The Locker (7)

April 17, 2020


Unfolding the letters again, you remembered their secrets. You were surprised your father had shown no interest in reading them, even after you told him what they contained: that his mother (her name was Mary) had unrequited longings for Jack’s brother, Harry. In notes to Harry, dated earlier than ones written to your future Grandfather, she flirted and pined with him. Though modest by today’s standards, you could tell something was going on. Harry had refused her. You have his letters too. And she ended up marrying Jack.

Upon telling these things to your dad, he said only this: “My father always hated his brother.” That was all you got. Your father changed the subject and never returned to it. You knew not to push.

You consider the estrangement with your brother. Wildly different reasons than with Harry and Jack but the result was the same. You met your uncle once maybe twice and have no memory of it. With each passing month, now years, it seems very possible your daughters will forget their uncle as well. The ridiculous feud with your brother upsets your dad. No doubt he draws parallels to the animus between his father and uncle. Maybe the analogy of a chain is a poor one. At times, it seems your family isn’t connected by anything at all.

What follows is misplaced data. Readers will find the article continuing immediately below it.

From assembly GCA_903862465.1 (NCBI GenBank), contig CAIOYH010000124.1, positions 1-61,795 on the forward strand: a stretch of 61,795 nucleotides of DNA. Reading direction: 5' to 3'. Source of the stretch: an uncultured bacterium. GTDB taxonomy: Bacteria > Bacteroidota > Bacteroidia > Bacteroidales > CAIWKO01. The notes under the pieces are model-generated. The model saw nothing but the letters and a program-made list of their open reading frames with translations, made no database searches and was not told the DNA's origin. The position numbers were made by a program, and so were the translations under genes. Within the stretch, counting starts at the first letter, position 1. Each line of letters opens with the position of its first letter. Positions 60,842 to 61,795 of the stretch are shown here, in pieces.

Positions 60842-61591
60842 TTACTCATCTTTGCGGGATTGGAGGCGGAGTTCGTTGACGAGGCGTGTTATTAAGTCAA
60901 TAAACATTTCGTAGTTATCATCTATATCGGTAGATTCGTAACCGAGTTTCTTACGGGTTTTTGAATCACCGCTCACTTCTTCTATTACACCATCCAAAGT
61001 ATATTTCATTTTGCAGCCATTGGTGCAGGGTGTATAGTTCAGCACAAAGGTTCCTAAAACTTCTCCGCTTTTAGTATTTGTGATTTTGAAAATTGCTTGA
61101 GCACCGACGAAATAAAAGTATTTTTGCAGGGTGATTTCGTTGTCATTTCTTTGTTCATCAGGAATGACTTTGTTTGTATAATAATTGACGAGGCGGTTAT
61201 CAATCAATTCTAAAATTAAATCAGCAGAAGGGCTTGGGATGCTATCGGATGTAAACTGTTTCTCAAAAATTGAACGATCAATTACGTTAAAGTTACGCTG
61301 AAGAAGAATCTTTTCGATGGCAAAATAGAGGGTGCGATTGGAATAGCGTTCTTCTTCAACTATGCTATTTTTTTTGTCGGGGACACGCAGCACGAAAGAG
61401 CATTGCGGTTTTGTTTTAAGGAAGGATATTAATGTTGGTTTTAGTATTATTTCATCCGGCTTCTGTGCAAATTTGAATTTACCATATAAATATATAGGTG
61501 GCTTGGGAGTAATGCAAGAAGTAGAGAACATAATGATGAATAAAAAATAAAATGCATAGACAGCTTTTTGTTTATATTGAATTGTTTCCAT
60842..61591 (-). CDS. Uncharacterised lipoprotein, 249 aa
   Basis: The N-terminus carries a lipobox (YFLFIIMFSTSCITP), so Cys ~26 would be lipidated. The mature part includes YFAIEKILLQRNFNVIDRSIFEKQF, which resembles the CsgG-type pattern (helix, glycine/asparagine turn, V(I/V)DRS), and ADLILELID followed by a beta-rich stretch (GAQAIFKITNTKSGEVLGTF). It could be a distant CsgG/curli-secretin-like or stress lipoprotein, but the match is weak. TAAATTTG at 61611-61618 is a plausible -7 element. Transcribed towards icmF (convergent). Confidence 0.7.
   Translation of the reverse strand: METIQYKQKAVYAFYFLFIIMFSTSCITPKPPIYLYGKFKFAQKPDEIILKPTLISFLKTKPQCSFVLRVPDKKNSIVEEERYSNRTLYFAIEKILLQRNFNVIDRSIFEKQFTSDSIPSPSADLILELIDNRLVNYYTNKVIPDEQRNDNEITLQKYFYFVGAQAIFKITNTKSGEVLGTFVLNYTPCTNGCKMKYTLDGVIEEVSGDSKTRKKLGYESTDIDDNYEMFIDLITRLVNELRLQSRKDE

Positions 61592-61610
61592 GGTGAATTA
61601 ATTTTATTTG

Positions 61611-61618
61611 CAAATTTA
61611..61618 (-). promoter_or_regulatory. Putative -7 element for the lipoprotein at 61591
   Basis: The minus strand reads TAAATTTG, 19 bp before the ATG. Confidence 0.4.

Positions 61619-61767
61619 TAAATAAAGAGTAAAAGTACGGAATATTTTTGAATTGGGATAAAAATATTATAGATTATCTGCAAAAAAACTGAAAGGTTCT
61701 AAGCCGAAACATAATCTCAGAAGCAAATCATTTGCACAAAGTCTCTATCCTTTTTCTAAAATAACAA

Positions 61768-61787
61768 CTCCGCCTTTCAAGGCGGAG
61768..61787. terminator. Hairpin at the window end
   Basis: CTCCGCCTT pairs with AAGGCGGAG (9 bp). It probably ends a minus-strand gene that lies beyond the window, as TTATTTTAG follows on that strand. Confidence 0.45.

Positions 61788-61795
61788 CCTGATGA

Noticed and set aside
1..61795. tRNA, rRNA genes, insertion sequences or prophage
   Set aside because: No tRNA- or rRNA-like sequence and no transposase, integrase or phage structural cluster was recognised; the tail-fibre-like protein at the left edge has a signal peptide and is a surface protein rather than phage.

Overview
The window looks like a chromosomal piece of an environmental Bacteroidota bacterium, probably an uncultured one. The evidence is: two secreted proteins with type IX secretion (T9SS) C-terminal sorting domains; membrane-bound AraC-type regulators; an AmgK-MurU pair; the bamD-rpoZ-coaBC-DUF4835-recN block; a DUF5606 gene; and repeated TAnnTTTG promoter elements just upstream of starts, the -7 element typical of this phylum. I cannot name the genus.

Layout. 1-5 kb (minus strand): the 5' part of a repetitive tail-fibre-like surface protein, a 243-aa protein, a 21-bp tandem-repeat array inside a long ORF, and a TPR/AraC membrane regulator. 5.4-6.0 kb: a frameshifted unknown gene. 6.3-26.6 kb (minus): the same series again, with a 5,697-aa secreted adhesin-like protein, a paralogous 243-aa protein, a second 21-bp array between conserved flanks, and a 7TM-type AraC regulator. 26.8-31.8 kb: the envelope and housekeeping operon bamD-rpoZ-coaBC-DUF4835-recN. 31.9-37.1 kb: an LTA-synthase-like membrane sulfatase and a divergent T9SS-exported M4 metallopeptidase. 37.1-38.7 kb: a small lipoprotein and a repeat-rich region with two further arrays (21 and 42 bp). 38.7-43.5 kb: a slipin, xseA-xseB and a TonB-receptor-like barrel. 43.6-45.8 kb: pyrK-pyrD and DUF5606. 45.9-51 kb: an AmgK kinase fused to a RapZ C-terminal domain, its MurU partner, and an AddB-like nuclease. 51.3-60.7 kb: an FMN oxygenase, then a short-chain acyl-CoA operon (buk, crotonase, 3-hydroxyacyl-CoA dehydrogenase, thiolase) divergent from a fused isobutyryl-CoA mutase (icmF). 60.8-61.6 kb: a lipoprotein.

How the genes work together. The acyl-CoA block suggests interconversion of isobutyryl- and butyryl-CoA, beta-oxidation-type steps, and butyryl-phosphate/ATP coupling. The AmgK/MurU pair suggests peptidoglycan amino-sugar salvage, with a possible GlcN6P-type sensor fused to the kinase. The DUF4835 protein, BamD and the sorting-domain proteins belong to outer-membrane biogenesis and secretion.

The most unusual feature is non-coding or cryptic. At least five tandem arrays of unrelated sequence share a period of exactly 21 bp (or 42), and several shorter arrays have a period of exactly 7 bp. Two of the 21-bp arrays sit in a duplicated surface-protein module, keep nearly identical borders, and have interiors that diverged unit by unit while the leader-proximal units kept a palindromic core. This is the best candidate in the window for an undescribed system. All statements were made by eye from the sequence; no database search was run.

Placing back the shoebox, you must reconsider your Grandparents as more than old antiques. They were from a simpler era. Things were easier then, cut and dried. Yet, on this hot afternoon, in this crappy storage locker, you uncovered a truth: Jack and Mary had longings that turned into secrets and eventually became lies. Just like you and just like everyone else.

To be continued…

The Locker (5)

April 10, 2020


You carry in the latest load, one piece at a time, careful not to strain your back. Even with all the work you’ve done in the gym, lifting and hauling boxes was perilous. The only thing worse than doing this task would be hurting your back while doing it. You place a stuffed reindeer on top of the highest ornament box, a mighty stag overlooking his domain! You place a pair of small, antique lamps in a section devoted to miscellaneous items. The nicer of the two once resided on a mission style desk in your home office, in the Victorian you and Sarah proudly rehabbed in Chicago. The beloved room became a nursery when Remy was born. Much as your ‘66 Mustang convertible became a Honda Odyssey. You’d given all that up willingly, as any father would.

The shoebox nearly topples on your head. You recognized it instantly. You had first discovered it while helping your father go through his mother’s belongings just after she died. It contained bundles of letters between your Grandmother and Grandfather, many from before they were married. Inscribed almost a century ago, her delicate script resembled what one sees on historical documents. The “J” in “Dear Jack” reminding you of John Hancock’s iconic signature, sweeping and florid yet elegantly true. Grandpa Jack’s penmanship was cruder. Understandable for a depression-era shopkeeper, yet still a far sight better than yours or most any other man that you knew.

To be continued…